Valuation Discounts for Intra-Family Transfers of Family-Held Business Interests are Proposed to be Curtailed – Act Now!
On August 4, 2016, the Treasury Department issued proposed regulations that would, if implemented, significantly curtail valuation discounts applied to intra-family transfers of family business interests. Final adoption of these regulations is expected in December 2016. Clients who would like to take advantage of discounted valuations of family business interests for estate, gift and generation-skipping transfer tax purposes are urged to act before these regulations become final.
Estate planning techniques using so-called family limited partnerships (FLPs) and similar entities, such as limited liability companies (LLCs) have been used to shift significant value from one generation to the next by freezing asset values and transferring minority interests at a discount for transfer tax purposes. Valuation discounts ranging from 20 percent to 40 percent (depending on the mix of assets) have been routinely applied to these minority interest transfers for lack of marketability and control. For example, at current estate and gift tax rates, and assuming prior full utilization of estate and gift tax exemptions, if an FLP/LLC holds family business assets worth $10 million as a whole, and the owner transfers 60 percent of the ownership interests in the FLP/LLC to his children, assuming a 30 percent valuation discount for lack of marketability and control, the value of the 60 percent interest transferred for transfer tax purposes would be $4.2 million, resulting in a transfer tax savings of $720,000 (40 percent of $6 million or $2.4 million vs. 40 percent of $4.2 million or $1.68 million).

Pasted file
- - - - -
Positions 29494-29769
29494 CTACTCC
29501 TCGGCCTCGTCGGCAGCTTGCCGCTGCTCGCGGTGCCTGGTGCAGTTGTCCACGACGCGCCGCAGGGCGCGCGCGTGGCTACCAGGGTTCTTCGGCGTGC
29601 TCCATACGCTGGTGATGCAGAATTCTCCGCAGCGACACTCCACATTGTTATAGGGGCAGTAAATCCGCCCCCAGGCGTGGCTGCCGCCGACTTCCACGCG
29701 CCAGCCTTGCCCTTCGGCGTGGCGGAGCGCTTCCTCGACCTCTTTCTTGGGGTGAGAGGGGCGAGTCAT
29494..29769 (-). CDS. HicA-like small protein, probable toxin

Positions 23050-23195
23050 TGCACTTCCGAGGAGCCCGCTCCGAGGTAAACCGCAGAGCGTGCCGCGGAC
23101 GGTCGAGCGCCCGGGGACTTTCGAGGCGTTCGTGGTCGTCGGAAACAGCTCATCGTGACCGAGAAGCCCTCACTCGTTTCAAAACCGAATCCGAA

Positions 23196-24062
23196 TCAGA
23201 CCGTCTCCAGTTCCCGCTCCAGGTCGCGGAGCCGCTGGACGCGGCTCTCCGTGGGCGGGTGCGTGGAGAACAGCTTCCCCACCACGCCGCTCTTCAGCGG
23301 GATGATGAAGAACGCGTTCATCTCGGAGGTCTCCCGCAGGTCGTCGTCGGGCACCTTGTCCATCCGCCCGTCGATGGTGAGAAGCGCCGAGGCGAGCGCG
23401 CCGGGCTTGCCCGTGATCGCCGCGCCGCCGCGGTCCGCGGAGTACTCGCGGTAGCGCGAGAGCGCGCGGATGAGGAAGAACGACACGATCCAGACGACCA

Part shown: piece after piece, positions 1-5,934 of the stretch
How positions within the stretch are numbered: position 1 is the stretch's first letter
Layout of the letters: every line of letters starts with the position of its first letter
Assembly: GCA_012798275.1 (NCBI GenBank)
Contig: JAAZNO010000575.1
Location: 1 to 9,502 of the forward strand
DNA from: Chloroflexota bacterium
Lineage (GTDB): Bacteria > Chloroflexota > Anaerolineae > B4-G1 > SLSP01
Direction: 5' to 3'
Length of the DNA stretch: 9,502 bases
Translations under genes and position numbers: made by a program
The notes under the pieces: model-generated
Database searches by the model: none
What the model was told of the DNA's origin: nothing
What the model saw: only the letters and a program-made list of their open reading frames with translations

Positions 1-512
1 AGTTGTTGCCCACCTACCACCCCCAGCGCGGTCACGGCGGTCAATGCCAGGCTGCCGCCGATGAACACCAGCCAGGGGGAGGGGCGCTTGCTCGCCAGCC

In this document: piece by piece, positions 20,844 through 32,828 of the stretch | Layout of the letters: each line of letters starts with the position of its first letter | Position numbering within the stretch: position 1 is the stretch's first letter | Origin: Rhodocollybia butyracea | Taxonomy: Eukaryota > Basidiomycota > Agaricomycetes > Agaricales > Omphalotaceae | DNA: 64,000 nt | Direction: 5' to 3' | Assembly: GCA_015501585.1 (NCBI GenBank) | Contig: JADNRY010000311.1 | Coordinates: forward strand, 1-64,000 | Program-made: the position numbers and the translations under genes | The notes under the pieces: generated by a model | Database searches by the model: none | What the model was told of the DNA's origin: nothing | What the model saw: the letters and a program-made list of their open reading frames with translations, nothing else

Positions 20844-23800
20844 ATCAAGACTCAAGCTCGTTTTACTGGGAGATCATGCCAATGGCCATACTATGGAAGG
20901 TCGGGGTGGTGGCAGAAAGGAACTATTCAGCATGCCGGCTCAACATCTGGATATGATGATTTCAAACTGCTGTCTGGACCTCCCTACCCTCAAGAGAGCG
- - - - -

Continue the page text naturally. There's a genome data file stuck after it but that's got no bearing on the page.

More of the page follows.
The Treasury Department has determined to limit the use of valuation discounts with respect to family business transfers in three ways. First, transfer of majority control, whereby the family member holding a controlling interest transfers just enough of his or her holdings to create minority position, must occur more than three years prior to the death in order for the estate to take advantage of minority interest discounts, thus effectively eliminating the efficacy of the so-called death-bed transfer. Second, customary restrictions on transfer or liquidation of interests, if such restrictions can be lifted by combined family member action to amend the restrictive provision, are disregarded. Third, giving nominal interests to charities or unrelated third parties to avoid having such restrictions disregarded for valuation purposes is ineffective unless the interest transferred is “economically substantial and long-standing.” If such unrelated party interest does not meet the bright-line test proposed in the regulations, the non-family member interest is disregarded for valuation discount purposes. It is expected that the proposed regulations will be finalized before year-end.
Owners of closely-held or family-owned businesses that were considering using the FLP/LLC for intra-family gifting purposes but have not yet finalized their planning are urged to contact their personal tax advisors regarding the appropriateness of using this technique before the proposed regulations are finalized.